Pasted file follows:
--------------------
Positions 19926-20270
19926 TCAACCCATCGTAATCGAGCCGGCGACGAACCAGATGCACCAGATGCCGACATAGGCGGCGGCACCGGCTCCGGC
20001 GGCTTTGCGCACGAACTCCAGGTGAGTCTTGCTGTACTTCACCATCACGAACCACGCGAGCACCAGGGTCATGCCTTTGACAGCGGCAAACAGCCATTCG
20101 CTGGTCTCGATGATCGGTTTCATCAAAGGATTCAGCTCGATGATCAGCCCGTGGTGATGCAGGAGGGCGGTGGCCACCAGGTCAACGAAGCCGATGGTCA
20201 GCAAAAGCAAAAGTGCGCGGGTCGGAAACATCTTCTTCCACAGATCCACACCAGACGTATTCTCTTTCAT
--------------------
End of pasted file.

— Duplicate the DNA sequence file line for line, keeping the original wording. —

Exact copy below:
Positions 19926-20270
19926 TCAACCCATCGTAATCGAGCCGGCGACGAACCAGATGCACCAGATGCCGACATAGGCGGCGGCACCGGCTCCGGC
20001 GGCTTTGCGCACGAACTCCAGGTGAGTCTTGCTGTACTTCACCATCACGAACCACGCGAGCACCAGGGTCATGCCTTTGACAGCGGCAAACAGCCATTCG
20101 CTGGTCTCGATGATCGGTTTCATCAAAGGATTCAGCTCGATGATCAGCCCGTGGTGATGCAGGAGGGCGGTGGCCACCAGGTCAACGAAGCCGATGGTCA
20201 GCAAAAGCAAAAGTGCGCGGGTCGGAAACATCTTCTTCCACAGATCCACACCAGACGTATTCTCTTTCAT